Private View held by Richard Andrews
Propaganda: Power And Persuasion explores how different states have used propaganda during the 20th and 21st centuries, in peace-time and in war. From safe sex to dictatorships, from the iconic to the everyday, the exhibition looks at the rationale, methods and effectiveness of state propaganda. With over 200 exhibits on display, including posters, films, flags, postage stamps, cartoons, leaflets, sounds and textbooks, ranging from chilling Nazi propaganda to everyday objects such as bank notes and badges that permeate our everyday lives, it reveals the many ways by which states have attempted to influence their citizens. There is emotional manipulation, be it the image of Liberty made up like a 1940s movie star, demanding money for the war effort on a second world war bond stamp, or the Russian cold war poster where the same American symbol of freedom is reduced to a surveillance tower for cops who peer at the populace through her eyes; the creation of personality cults around figures such as Hitler, Mao and Stalin; campaigns opting for a lighter touch, which include the potato man on the cover of a Dig For Victory-era cookbook; and 'soft propaganda' to promote healthy eating, motherhood and road safety. The exhibition also questions how propaganda is changing in a digital age and where it will go next. British Library, from 17th May to 17th September.
Gertrude Jekyll: Landscape Gardener And Craftswoman explores the long and extraordinary life of one of the most influential garden designers of all time. The exhibition delves into Gertrude Jekyll's passions, and explores her multi-talents as a musician, composer, political activist and Suffragette, interior designer, visual artist, applied arts designer, embroiderer, silversmith, botanist, herbalist and garden designer. In all, Jekyll designed over 400 gardens, many in partnership with the eminent architect Edwin Lutyens, and moved garden design away from the highly formal Victorian garden towards a greater freedom of planting. In this she considered JMW Turner a major influence. From the scientific study of perfumes and the remedial qualities of plants, to the design of arts and crafts buildings, drawing-room furniture and textile hangings, Jekyll enjoyed the company of some of the greatest creative minds of late 19th and early 20th century Europe. These included, in addition to Lutyens, Robert Louis Stevenson, Lord Leighton, Frederic Watts, Hercules Brabazon and Edward Poynter. Through letters, notebooks and photographs the exhibition documents these encounters and provides a rich contextual background to Jekyll's vision and achievements. The Lightbox, Chobham Road, Woking, Surrey, until 8th September.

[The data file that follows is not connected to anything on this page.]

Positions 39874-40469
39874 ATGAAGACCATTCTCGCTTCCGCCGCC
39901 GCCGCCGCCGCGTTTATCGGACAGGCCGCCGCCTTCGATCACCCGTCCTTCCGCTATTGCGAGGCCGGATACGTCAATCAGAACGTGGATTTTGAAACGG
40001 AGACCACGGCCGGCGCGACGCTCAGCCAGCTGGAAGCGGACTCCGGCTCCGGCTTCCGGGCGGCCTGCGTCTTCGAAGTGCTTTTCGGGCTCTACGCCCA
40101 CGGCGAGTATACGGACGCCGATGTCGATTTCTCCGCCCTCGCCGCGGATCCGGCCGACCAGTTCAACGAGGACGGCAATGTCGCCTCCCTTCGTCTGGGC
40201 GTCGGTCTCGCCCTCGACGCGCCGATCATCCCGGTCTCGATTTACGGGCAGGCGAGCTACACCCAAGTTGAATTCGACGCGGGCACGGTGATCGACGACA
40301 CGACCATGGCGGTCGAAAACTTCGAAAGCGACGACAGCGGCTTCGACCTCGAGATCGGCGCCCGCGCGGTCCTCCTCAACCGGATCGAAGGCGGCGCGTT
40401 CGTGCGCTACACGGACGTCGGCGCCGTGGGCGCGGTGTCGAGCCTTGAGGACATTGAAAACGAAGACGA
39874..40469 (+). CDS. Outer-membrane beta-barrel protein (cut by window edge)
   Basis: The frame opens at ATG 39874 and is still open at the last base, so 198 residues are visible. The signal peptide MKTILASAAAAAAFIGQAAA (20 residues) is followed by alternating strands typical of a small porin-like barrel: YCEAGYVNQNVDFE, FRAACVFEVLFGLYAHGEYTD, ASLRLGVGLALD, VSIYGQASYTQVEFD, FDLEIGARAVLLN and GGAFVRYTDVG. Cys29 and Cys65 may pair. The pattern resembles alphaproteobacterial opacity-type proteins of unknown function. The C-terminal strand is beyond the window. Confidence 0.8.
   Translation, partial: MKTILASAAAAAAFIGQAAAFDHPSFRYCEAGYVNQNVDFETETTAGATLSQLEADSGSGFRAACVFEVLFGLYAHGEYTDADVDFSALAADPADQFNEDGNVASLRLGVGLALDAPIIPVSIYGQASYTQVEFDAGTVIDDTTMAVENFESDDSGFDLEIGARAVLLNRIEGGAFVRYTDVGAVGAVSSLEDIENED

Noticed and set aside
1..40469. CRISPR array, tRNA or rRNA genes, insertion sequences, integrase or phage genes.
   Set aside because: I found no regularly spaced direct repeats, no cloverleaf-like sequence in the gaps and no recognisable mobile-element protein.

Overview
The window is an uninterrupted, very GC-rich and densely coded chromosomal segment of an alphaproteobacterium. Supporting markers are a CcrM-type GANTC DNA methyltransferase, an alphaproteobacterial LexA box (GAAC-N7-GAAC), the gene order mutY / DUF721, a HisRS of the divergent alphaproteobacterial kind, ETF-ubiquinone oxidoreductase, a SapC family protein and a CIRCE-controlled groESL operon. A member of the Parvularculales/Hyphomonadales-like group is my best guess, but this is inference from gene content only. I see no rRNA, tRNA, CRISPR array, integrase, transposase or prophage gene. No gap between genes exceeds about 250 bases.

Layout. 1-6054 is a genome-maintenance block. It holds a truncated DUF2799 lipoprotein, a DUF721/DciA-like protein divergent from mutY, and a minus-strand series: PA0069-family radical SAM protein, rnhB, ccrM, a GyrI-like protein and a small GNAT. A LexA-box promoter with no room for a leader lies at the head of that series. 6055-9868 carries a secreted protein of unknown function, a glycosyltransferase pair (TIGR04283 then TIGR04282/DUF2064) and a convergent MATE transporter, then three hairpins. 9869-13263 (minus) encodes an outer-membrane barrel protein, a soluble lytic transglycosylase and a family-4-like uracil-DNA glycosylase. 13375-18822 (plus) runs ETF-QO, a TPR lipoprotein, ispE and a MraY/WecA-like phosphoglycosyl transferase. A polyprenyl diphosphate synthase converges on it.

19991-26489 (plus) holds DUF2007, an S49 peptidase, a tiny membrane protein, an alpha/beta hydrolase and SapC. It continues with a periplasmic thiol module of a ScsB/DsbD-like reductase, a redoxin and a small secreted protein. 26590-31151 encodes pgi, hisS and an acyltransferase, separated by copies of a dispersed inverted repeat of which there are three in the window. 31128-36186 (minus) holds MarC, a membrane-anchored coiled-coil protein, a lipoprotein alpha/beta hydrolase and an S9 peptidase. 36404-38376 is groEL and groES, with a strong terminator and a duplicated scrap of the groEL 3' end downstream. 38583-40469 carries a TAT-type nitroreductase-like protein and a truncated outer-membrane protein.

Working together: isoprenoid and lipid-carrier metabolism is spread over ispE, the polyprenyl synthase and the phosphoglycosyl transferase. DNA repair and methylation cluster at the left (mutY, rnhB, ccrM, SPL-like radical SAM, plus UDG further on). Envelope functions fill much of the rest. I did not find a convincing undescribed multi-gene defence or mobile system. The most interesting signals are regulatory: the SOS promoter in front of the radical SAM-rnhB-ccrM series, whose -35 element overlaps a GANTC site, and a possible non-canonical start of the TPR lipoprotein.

Leon Kossoff: London Landscapes provides a unique opportunity to see drawings and related paintings offering a distinctive view of the capital over the last 60 years. London is the city where Leon Kossoff was born and grew up, and which he has mined with extraordinary invention throughout his working life. The exhibition includes over 90 drawings and 10 paintings, spanning Kossoff's career, from City bomb sites of the early 1950's to recent drawings of Arnold Circus, a community of redbrick buildings off Shoreditch High Street, which were London's most radical experiment in social housing when they were unveiled in 1900. Kossoff's London opens up between these two poles to reveal his feel for quickness and change: buildings on the point of demolition; the railway network as the process of electrification begins; swimming pools swarming with children; streets; schools; grand London churches that serve successive waves of immigrants (Huguenot, Jewish, Bengali); stations; back gardens; and trains - overground and underground - carrying millions of Londoners in and out of the city, day after day, as the city transforms itself around them. These dark and dour landscapes chart an arc across north London from Willesden to Bethnal Green - not the most attractive parts of the city - in a historic sweep, and reveal an area that Kossoff has made peculiarly his own. Annely Juda Fine Art, 23 Dering Street, off New Bond Street, London W1, until 6th July.